Inflammation is a hot topic today and seems to show up everywhere when discussing health. We are bombarded by advertisements that tell us to eat certain foods or take certain supplements to “reduce inflammation”, and all this information can be overwhelming. In this post I want to share what you need to know about inflammation: 1) define what inflammation is, 2) explain where it comes from and 3) discuss why you should care about it in regard to having good health.
What Is Inflammation
Inflammation is the result of the body’s immune response or defense against injury, infection or allergy. The first point to make here is that inflammation is a natural response. The immune system causes increased blood flow to a certain area of the body or to the whole body depending on the offending agent. This increased blood flow brings white blood cells and chemical toxins. This is, of course, a good thing if you are sick and trying to fight off infection or if your body encounters are allergen. Thankfully, this type of circumstance is infrequent for the vast majority of us.
Where Does Inflammation Come From
Inflammation is a problem when it becomes a chronic condition outside of an infection or an allergic response. This happens when our bodies are not healthy and is a reaction to the stress on our organs from being overweight, eating the wrong foods, having uncontrolled blood pressure or blood sugar, smoking, etc. Notice I said overweight and not obese above. You do not have to be “obese” (defined as BMI >30) to be inflamed. If you have belly fat then you more than likely have inflammation. This unnatural amount of inflammation can lead to more severe health problems.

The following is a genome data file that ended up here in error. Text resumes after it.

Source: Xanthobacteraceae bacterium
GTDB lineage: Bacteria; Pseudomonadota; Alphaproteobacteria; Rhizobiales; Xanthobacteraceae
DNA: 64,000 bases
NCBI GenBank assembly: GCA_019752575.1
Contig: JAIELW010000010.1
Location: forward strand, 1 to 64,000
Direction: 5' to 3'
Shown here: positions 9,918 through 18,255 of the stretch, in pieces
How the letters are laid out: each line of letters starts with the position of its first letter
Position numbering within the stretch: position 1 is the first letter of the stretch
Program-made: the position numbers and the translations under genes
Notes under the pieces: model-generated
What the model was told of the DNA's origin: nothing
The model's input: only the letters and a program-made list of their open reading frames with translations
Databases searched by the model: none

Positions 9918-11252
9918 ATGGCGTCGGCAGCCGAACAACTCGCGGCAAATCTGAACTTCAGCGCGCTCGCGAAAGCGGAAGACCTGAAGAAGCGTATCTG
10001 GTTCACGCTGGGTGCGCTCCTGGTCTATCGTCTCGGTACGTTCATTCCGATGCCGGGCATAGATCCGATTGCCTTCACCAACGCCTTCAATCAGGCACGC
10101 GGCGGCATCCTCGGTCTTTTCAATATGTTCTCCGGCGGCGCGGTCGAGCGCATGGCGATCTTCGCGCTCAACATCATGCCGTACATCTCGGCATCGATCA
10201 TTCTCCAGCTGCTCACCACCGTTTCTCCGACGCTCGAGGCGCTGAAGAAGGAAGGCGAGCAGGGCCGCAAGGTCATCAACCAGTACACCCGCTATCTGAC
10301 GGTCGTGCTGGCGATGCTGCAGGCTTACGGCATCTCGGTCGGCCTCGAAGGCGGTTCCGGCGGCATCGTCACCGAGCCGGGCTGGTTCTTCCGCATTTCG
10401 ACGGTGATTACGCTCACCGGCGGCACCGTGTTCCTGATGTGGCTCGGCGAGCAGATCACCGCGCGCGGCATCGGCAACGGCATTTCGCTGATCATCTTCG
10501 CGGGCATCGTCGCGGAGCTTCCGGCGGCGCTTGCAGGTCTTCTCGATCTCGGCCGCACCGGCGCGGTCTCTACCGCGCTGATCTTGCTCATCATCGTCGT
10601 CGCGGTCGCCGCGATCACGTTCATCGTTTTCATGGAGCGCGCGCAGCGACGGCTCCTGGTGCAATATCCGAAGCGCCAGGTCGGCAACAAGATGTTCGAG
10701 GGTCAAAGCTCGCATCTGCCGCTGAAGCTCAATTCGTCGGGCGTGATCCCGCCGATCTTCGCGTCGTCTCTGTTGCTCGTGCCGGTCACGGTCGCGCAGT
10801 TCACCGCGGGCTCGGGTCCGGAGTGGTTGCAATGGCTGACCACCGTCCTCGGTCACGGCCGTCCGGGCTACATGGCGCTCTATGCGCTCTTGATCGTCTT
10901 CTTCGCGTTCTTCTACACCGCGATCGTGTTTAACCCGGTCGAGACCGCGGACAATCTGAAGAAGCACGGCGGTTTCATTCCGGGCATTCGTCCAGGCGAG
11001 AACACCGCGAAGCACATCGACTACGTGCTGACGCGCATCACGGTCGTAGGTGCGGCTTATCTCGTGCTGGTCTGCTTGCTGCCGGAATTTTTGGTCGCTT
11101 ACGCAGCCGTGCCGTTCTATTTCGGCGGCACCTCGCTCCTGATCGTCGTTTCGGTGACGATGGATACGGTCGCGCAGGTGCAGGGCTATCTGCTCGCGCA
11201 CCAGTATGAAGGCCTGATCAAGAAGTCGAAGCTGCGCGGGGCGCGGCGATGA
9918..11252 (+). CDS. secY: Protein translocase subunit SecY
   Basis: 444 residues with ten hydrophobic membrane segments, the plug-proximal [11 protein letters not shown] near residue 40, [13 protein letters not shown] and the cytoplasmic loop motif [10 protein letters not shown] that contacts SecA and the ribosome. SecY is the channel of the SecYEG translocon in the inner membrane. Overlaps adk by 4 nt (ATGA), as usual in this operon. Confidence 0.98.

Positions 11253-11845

Why You Should Care about Inflammation
As part of our patients’ annual screening labs we check a marker of inflammation called CRP-HS. This test tells us the amount of inflammation you have in your body. If you have elevated levels then you are at risk for a host of diseases including heart attack and stroke and even a severe case of COVID-19. Yes CRP has been found to be a risk factor for more severe cases of the novel coronavirus. This makes sense because we now know that COVID-19 causes damage and death through an overreaction of the immune system (inflammation) and not necessarily only the virus itself.
Knowing your level of inflammation through testing is an integral part of routine health maintenance and can help you know your risk of systemic disease. This can then be used to assess what needs to be done to reduce your level of inflammation. Particularly at this time, this is the best way to assess your possibility of having a more severe case of COVID versus a more mild case.